Sunday, June 10, 2018

Blame Canada? No, Blame the Projecter in Chief

I thought it felt strange to be an American in Canada during the Bush Administration, but the past 24 hours?  Oh my.  Trump and then his team of enablers have said that it is Justin Trudeau's fault that the G7 summit ended in tears and anger.  As I said on twitter, this is the worst retconning I have seen since that scene in Phantom Menace where Qui-Jon discusses the role of midichlorians in the Force.

Here is the order of relevant events during this summit:
Trump arrives late, the women are not thrilled.
  • Before the summit, Trump imposes tariffs on allies for the alleged national security posed by steel and aluminum imports.
  • The allies, including Canada, develop a variety of retaliatory tariffs, to be imposed if the US continues its course of action.
  • Trump decides to skip most of the second day of the summit
  • Trump arrives late for the first session of the second day.  That it was the session on gender equality was kind of perfect, as Trump spent 75% of the allotted time or so, kind of like how women are paid 77% or so of what men make.
  • Trump leaves summit.
  • Trudeau, at the ending press conference (a standard part of these events), says that if the US tariffs are in place, Canada will respond in kind.
  • Trump throws snit, says US won't sign the communique.
  • Trump's team accuses Trudeau of stabbing US in the back and arguing that if summit with NK fails, it is Trudeau's fault.

There is, I think, a simple explanation.  Trudeau has spent the past year and a half trying massage Trump's ego and make nice, hoping that would smooth out the relationship.  While it was a good idea and the best Canada could do, I think Trump interpreted it as Trudeau being weak and that Canada would not respond if Trump pushed Trudeau around.  So, when Trump does finally give the Canadians a hard shove with the tariffs, he is surprised and offended that Canada pushes back.  Trump was angry because he expected Trudeau to fold, and he was angry because most of the other six members of the G7, including Macron, pushed back.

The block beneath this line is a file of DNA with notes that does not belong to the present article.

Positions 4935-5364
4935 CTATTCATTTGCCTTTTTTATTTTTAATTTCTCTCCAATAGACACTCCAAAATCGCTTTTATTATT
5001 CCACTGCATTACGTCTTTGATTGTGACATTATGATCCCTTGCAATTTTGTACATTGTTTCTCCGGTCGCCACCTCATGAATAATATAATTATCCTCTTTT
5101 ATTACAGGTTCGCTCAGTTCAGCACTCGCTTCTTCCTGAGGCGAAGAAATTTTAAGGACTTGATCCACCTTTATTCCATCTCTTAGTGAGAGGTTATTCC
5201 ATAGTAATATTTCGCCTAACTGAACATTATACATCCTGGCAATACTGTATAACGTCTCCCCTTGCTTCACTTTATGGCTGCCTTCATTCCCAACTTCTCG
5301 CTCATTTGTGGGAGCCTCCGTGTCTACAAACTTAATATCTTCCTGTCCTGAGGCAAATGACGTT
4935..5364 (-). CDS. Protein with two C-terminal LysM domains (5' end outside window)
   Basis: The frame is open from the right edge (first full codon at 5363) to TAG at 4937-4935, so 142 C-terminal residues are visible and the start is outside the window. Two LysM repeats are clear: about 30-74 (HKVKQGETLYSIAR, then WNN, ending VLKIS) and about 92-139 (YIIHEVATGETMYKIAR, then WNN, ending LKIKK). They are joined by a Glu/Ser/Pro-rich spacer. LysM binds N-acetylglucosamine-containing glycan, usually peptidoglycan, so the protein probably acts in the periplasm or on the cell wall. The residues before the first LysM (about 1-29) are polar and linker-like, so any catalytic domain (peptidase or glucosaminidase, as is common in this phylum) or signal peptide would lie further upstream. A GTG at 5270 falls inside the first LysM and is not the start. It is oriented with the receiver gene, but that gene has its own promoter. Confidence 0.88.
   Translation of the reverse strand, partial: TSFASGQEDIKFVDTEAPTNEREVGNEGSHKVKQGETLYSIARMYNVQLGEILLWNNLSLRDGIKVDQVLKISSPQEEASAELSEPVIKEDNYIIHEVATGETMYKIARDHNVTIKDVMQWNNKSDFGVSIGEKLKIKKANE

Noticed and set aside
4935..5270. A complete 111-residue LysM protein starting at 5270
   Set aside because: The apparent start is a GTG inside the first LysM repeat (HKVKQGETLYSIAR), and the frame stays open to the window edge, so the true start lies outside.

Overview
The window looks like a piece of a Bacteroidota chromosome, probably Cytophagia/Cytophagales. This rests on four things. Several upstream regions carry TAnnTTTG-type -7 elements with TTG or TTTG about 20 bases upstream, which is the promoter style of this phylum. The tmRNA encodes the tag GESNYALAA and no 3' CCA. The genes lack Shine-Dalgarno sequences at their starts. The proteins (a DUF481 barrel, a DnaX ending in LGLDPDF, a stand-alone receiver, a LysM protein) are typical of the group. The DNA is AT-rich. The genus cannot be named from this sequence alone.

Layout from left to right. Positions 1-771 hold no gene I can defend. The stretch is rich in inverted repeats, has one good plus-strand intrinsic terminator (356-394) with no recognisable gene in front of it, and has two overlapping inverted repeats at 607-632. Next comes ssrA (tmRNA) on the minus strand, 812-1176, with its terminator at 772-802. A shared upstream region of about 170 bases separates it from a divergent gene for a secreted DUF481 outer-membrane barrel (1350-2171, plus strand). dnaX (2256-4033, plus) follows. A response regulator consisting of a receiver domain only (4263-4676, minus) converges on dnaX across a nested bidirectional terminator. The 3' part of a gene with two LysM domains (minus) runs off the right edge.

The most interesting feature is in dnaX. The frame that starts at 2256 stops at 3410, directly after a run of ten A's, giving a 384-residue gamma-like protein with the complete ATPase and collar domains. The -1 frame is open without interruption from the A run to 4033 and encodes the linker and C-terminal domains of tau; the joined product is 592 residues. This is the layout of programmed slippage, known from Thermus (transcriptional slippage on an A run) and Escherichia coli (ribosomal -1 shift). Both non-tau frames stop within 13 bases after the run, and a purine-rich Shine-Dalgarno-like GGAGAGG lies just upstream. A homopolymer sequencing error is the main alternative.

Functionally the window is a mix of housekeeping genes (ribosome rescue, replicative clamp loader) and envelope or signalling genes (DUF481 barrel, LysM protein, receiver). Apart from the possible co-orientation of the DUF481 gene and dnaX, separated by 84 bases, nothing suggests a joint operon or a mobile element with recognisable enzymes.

Again, if you watch Trudeau's statement, it really is not offensive in the least.  But it shocked Trump because he thought he had cowed Trudeau.  This is no betrayal, this is no stab in the back.  It is a leader of a democracy standing up for its interests.  And, yes, it pains me when the discussion is focused on dairy since I would like the Canadian Dairy Cartel to cease to exist, but, remember, this started with aluminum, steel and the opportunistic use of a national security opt out clause that allows Trump to impose tariffs.

Trump should get used to this: publics in the democracies are not fans, so politicians will outbid each other to stand against him.  So, he probably should hang out with dictators as hanging out with leaders of democracy will only disappoint him.

Finally, in all of this, once again, he doth project too much.  It is Trump doing the betraying, it is Trump stabbing the allies in the back.  It is Trump negotiating in bad faith.  Any noise created by his advisers should be ignored as they seek to displace blame.  The fault is clearly not in the stars but lies with Trump.


Rob Chasen said...

I think "reconning" is an excellent Freudian slip.

Steve Saideman said...

Oops, fixed

Rob Chasen said...

Reconning was apt in it's own way